In many congregations the idea that singing is compulsory will be controversial. As a musician and priest, however, I am pleased that the case for singing is put so strongly. How much stronger in faith singing congregations can be. How much stronger in faith are families and individuals who sing or listen to the songs and hymns they have sung in church on Sunday. And how much joy is evoked by the beauty and artistry of good music and poetry.

Sing! is not primarily for pastors and worship leaders. They don’t need convincing. A resource for all Christians Sing! will encourage all of us to sing more heartily.

Sing a new song to the Lord


Hymns – traditional hymns – have sculpted my theological and spiritual landscape. I’m happy to worship with Dan Schutte (“Holy Darkness‘), Graham McKendrick (‘Beauty for Brokenness’), George Bullock (‘The Power of Your Love‘), and all the other contemporary praise-singers, but they have not dripped steadily, obsessively and repetitively into my heart over 60 and more years as hymns have done.

There was a time in my life when I knew the number of every hymn in Hymns Ancient & Modern Revised. If I saw the number 372 on a bus or number plate, I would immediately think ‘Almighty, Invisible, God only Wise’, and often involuntarily blurt it out – to the amusement of friends.

Many hymns have been with me since childhood. I remember beefing out ‘For Those in Peril on the Sea’ (A&MR 165) at Tambellup Primary School Anzac Day services, and singing – very slowly, with my Mum on the harmonium, ‘Holy, Holy, Holy’ (A&MR 160) in the little church of St Mary in Tambellup.

But there are other hymns that I remember by the person who introduced me to them: Irvin Phillips, organist extraordinaire at St Matthew’s, Armadale, thought my repertoire was incomplete without the tune ’Lucius’ and the lovely words of community that accompany it: ‘All praise to our redeeming Lord, // who joins us by his grace, // and bids us, each to each restored, // together seek his face.’ (TiS 442(i)).

David Overington, my mentor in the Franciscan Third Order, was surprised I did not know the tune ‘Blaenwern’. Together in Song suggests that we should sing ‘What a friend we have in Jesus’ to ‘Blaenwern’,(TiS 590) and, David was right, it adds a depth to that old crusade song that you don’t find with the usual tunes. David also recommended singing ‘Once to every man and nation // comes the moment to decide’ to this tune; and it certainly gives the words a drive towards decision that the curly Welsh tune ‘Ton y Botel’ lacks.

Michael Pennington, Rector of Applecross when I was his curate, introduced me to Samuel Stanley’s great hymn of re-dedication: ‘O thou who camest from above // the pure celestial fire to impart…’ Michael chose it for the 25th anniversary of his ordination to the priesthood, now 15 years ago. It deeply touched my own determination to continue as a priest, offering my life as a sacrifice and knowing that service brings its own reward. ‘Still let me guard the holy fire,// and still stir up the gift in me, // ready for all thy perfect will.’ (TiS 527)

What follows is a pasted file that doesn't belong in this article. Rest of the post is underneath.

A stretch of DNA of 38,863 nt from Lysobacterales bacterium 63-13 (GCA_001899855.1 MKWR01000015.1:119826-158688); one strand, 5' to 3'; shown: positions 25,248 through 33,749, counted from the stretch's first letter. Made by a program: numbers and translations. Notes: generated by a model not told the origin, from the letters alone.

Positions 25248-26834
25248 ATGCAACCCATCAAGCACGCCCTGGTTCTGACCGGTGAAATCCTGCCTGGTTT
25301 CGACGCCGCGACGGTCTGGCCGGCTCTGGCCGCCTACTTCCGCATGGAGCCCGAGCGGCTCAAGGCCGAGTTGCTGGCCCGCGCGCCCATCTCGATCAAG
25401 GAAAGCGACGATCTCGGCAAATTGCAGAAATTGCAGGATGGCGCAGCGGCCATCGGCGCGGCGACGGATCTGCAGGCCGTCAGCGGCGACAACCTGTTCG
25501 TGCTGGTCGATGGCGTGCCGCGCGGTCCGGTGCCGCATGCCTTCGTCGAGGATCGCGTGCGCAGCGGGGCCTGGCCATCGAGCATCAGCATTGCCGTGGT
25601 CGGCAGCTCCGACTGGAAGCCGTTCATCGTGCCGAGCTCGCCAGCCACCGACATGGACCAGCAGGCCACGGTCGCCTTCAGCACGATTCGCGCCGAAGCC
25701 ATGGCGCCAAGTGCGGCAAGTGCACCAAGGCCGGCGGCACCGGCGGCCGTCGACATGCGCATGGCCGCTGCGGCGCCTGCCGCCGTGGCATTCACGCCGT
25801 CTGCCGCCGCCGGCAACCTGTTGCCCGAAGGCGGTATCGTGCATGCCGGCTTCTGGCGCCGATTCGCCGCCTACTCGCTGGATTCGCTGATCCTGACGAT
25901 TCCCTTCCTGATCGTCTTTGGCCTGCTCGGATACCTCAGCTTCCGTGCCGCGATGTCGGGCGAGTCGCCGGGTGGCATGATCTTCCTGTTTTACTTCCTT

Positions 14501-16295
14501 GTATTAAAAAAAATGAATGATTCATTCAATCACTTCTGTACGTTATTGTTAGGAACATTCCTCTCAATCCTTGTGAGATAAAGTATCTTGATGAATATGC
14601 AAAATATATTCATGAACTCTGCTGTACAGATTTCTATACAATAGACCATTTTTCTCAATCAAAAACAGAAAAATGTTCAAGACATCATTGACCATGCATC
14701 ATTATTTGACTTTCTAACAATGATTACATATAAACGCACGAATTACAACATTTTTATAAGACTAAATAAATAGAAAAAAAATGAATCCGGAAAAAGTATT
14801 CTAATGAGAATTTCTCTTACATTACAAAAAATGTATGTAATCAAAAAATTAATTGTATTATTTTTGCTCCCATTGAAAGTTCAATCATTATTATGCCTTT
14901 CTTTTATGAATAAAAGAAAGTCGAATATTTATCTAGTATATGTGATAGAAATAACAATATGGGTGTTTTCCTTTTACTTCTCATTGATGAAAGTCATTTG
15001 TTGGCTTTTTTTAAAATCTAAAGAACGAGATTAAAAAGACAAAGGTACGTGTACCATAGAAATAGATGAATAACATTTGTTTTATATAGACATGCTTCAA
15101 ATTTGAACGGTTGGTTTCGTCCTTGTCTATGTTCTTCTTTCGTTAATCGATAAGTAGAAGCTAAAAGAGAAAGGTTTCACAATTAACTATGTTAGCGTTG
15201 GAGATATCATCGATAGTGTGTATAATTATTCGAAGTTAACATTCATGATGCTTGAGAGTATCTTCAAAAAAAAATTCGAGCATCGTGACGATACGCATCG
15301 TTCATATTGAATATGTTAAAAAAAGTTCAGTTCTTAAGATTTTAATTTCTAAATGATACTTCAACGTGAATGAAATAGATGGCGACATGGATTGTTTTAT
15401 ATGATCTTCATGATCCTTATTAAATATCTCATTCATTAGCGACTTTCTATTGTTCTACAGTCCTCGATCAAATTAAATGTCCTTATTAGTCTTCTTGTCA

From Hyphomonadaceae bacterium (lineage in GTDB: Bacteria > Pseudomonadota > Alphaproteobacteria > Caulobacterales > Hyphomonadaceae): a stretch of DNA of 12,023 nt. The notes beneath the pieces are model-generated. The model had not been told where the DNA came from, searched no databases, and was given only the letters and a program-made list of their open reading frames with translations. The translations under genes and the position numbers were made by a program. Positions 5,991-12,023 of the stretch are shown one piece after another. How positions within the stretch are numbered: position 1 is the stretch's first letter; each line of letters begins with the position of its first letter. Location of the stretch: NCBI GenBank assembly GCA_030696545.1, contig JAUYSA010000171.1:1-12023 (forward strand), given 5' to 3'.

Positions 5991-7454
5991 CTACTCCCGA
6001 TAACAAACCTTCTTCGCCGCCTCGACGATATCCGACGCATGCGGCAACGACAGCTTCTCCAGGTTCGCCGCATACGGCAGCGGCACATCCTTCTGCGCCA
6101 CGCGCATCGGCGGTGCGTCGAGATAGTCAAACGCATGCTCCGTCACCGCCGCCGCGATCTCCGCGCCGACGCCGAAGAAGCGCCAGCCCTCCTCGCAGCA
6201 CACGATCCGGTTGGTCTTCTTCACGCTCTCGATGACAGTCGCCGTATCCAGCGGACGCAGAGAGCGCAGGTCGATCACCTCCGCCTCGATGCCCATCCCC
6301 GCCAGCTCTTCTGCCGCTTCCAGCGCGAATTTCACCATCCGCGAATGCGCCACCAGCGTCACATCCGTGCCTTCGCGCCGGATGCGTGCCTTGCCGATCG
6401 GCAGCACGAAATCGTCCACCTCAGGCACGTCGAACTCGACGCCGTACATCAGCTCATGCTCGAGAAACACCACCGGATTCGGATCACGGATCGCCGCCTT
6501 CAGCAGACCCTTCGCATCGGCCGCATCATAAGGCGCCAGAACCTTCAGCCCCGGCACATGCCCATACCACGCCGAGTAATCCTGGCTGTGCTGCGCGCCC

I probably will never know the depth of spirituality that hymns have given me. I will continue to explore new worship music, and I will try to give new life, by giving new words, to old tunes. But it is the old hymns I credit with sustaining my faith through difficulties (‘Great is your faithfulness,’ – TiS 154) and joys (‘Hail thee festival day’, or ‘Christians, lift up your hearts’ in TiS – 423).

May the Lord grant me the joy of continuing to sing hymns; I do hope that they will be one of the options for praise in the eternal worship of the saints.

Emerging Butterfly?


Peter Rollins, How (Not) to Speak of God, Paraclete Press 2006. E-Book 2012

Reviewed by

Ted Witham

The key idea of How (Not) to Speak of God is that many Christians in the “Emergent Church” movement embrace paradox. The first few chapters unpack the implicit idea in the title: that the moment we speak of God, we deny who God is. All attempts to define or describe the Christian God are doomed.

This is, of course, not a new idea, but it is unusual for evangelical Christians to push the point as hard as Rollins does. Essentially, Christians are atheists, because our God is beyond human category. At best, we can glimpse God in icons which often appear to point away from the reality of God, but which express metaphors that are self-consciously metaphors and not definitions.

Christians are defined not so much by what they believe as by how they believe; and this dynamic faith will manifest in works of mercy and restorative justice in the real world.

The second part of this encouraging book is a series of liturgies designed by the house church in the Menagerie Bar, the pub that Rollins calls his spiritual home. The themes range from Judas to Corpus Christi to Eloi Eloi Lama Sabachthani. The description of each liturgy is preceded by a reflection introducing the theme. The liturgies emphasise imagination and emotion and are described in practical detail, so that readers could use them as they are, or adapt them for their own setting.

If this is the coming, emerging church, then I would not mind belonging.